Traces left behind help scientists solve mysteries

ST. PAUL, Minn. -- I love to understand how stuff works.

I recently had the opportunity to peek into the world of crime-solving. You can't help but wonder if all those crime shows on television have it right. How can you possibly solve a complicated murder-mystery in an hour - minus 20 minutes for commercials?

The crime shows make it seem so easy. And how about all the evidence they find in the strangest places? Do we really leave that much of ourselves behind?

In my effort to answer these questions, KARE 11 and MPR News teamed up with students learning how to analyze evidence in real life.

Hamline University offers one of the metro's only forensic science programs. Forensic scientists-in-the-making can earn a certificate in the discipline. School officials say the proliferation of crime shows has led to increased popularity in the forensic science program.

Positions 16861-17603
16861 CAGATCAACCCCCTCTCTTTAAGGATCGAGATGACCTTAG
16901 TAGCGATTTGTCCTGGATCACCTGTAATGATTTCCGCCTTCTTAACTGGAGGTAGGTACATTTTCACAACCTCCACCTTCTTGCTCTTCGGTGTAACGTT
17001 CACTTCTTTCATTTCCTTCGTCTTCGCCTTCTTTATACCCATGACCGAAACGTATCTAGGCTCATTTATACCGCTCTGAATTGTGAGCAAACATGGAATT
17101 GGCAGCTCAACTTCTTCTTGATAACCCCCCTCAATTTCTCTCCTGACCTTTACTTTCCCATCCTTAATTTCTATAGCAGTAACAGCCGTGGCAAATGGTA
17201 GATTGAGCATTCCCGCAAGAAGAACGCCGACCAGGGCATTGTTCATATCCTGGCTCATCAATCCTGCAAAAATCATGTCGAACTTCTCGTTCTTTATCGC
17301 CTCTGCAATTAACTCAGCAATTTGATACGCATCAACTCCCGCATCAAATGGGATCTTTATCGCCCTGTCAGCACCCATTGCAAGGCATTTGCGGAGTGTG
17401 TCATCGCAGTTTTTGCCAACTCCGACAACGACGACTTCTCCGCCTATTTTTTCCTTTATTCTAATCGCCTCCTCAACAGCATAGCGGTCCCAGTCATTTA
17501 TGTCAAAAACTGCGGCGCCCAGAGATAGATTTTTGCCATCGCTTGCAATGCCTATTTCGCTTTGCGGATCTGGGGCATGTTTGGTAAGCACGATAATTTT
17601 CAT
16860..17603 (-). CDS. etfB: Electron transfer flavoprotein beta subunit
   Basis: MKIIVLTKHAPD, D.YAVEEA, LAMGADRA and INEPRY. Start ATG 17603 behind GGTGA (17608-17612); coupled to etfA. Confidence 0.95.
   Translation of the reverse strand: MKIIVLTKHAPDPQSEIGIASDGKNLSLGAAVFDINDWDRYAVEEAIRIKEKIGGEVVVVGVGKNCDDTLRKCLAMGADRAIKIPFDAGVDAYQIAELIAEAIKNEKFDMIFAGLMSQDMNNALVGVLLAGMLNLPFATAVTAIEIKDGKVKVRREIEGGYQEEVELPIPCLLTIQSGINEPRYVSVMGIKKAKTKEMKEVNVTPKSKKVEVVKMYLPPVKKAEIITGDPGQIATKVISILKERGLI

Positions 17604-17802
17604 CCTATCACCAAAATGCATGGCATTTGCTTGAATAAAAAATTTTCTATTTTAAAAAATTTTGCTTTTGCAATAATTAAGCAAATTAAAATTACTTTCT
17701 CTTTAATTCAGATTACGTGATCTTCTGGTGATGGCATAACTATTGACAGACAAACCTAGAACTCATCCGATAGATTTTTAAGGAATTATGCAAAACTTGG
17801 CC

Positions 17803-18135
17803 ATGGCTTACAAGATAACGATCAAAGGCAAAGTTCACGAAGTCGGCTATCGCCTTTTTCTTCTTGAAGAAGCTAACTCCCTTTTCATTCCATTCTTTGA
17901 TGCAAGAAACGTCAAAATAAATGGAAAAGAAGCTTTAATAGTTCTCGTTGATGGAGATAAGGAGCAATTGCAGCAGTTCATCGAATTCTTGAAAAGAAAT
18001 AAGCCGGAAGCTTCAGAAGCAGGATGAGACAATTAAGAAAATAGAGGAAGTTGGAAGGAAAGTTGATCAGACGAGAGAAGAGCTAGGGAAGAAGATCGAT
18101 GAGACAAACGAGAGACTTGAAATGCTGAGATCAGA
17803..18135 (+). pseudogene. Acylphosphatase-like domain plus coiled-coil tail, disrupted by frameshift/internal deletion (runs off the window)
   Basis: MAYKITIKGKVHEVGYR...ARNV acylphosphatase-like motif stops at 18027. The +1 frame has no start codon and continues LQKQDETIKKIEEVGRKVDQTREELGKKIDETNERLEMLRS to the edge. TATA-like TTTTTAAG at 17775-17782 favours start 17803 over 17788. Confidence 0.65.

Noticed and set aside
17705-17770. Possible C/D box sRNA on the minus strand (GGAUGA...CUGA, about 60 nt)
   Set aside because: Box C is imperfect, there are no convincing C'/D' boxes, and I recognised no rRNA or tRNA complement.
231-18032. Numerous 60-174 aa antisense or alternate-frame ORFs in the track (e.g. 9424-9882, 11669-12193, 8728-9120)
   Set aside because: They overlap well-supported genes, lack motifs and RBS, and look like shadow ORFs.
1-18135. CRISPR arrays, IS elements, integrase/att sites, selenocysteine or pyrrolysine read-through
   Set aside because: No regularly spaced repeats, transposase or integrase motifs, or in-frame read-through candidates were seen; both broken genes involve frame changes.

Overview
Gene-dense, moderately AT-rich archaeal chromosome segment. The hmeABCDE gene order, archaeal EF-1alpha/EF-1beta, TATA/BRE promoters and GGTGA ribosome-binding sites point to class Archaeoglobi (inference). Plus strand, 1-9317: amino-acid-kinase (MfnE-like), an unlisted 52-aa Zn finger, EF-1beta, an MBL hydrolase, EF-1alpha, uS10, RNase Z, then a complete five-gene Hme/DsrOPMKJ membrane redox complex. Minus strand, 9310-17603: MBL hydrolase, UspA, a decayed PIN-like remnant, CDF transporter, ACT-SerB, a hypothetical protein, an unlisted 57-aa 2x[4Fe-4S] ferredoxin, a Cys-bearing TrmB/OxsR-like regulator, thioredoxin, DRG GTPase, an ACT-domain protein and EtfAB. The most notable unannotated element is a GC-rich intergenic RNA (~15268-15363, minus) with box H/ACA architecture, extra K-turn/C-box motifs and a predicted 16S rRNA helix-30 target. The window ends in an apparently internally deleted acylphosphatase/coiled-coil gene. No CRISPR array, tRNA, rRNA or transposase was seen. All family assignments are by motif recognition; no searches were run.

So, with the help of two Hamline forensic science students, their professor and a willing participant test subject, I learned that we leave behind much more of ourselves every time we walk into a room or touch anything than I ever imagined.

This was a controlled experiment. But I think you get the idea. Forensic science has come a long way. You may never touch anything, look at smudges on a table or a strand of hair on the floor the same way again.

I know I won't.

At the end of the day, evidence left behind by people can help solve crimes. It may take longer than Hollywood's 40 minutes, but evidence that is collected and analyzed can tell the story of what happened and what didn't, answering age-old questions about the nature of identity.


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